Sunday, August 07, 2016

the interconnectedness of all things.

The secrets of the wood wide web is an interesting article in the New Yorker that describes study of the interrelationship between trees in the forest, supported by a network consisting of a subsoil fungi through which they exchange nutrients and information. We tend to look at things as discrete and individual, but in reality, things are not. You cannot learn to do woodworking for example without learning something about tools, and you cannot do woodworking without knowing something about wood, and without having something to make, which then draws you into the milieu of human culture and consciousness.

So while schools tend to treat individual students as discrete objects to be measured and filled, or filled then measured,  as though they bottles on a conveyor belt in the bottling plant, the reality of a child's life (or an adult's life) is that it is intertwined with the whole of planetary existence and that planetary existence is intertwined in the existence of the cosmos.

I read a wonderful book by a Swedish author, Fredrik Backman. A Man Called Ove tells the story of a curmudgeon through a series of flashbacks that help the reader understand this man, his history, his character and his milieu. My readers may particularly enjoy it in that Ove is one of those who takes particular delight in fixing things that he can fix and fighting those he deems responsible for that which he cannot. But I'll not take away the reader's delight in discovering this book.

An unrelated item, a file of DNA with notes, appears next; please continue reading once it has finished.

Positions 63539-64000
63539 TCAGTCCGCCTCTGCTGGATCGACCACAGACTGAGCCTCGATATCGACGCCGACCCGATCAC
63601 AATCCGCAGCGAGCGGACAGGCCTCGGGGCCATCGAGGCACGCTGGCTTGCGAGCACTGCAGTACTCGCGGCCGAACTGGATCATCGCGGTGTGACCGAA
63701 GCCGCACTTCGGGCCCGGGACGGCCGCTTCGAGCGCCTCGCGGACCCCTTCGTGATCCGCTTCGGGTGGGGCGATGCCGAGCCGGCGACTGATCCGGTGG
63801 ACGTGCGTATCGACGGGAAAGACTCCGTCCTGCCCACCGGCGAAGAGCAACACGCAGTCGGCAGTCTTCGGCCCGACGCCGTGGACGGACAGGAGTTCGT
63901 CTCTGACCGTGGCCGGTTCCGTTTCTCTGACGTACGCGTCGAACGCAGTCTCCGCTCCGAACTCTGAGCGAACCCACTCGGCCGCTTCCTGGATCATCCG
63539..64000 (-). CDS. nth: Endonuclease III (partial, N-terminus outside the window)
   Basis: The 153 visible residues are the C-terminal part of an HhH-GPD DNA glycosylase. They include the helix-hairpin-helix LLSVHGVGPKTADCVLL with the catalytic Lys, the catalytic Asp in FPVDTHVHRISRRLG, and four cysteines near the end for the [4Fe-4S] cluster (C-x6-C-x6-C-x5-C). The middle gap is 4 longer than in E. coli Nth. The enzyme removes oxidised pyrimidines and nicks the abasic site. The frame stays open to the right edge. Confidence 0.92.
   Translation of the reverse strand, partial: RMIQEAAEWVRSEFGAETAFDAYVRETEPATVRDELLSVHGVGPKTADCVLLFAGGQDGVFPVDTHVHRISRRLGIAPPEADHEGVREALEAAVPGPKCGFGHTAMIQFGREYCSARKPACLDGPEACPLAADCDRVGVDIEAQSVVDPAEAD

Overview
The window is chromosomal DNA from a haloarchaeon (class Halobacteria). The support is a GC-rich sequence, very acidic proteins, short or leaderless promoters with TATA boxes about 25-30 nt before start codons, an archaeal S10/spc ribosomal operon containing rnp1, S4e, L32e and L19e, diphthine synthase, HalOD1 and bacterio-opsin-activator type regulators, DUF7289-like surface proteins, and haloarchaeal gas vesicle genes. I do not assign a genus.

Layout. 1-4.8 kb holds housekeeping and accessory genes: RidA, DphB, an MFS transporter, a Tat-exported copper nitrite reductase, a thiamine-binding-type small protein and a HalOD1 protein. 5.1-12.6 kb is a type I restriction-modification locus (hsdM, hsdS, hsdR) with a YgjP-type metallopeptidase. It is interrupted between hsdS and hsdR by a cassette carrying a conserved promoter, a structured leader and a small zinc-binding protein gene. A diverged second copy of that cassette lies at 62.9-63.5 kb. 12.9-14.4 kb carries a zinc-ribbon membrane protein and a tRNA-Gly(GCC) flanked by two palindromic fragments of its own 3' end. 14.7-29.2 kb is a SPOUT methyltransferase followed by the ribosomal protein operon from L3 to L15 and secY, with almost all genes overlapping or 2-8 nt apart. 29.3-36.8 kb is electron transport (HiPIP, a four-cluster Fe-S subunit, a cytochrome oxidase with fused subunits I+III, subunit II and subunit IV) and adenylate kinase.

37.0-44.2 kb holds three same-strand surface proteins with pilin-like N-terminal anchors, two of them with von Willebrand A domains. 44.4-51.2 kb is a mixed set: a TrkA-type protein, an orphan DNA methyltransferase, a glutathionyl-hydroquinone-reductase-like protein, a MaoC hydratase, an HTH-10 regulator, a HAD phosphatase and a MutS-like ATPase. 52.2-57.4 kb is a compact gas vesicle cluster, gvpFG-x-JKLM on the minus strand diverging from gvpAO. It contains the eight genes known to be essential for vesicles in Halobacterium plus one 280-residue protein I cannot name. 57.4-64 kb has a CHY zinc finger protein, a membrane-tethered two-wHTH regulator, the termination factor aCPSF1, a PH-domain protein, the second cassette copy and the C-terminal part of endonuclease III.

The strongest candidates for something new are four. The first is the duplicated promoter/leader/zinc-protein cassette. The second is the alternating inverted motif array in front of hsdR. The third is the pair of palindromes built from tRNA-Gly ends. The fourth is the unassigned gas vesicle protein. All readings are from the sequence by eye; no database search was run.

Today I continue getting ready for a week of box making at the Eureka Springs School of the Arts. The class will be held in the Clear Spring School wood shop. The box shown above is similar to the ones that my students and I will make.

Make, fix, create, and demonstrate for others the necessity of learning likewise.

1 comment:

  1. Such an inspiring essay. Or I suppose, blog. Oddly, there is another Sheldrake besides the one studying mushrooms of the WWW, and may be related(?), also a scientist and also interested in the connectedness if things. Rupert Sheldrake is his name, and he wrote "Science Set Free". Be Good.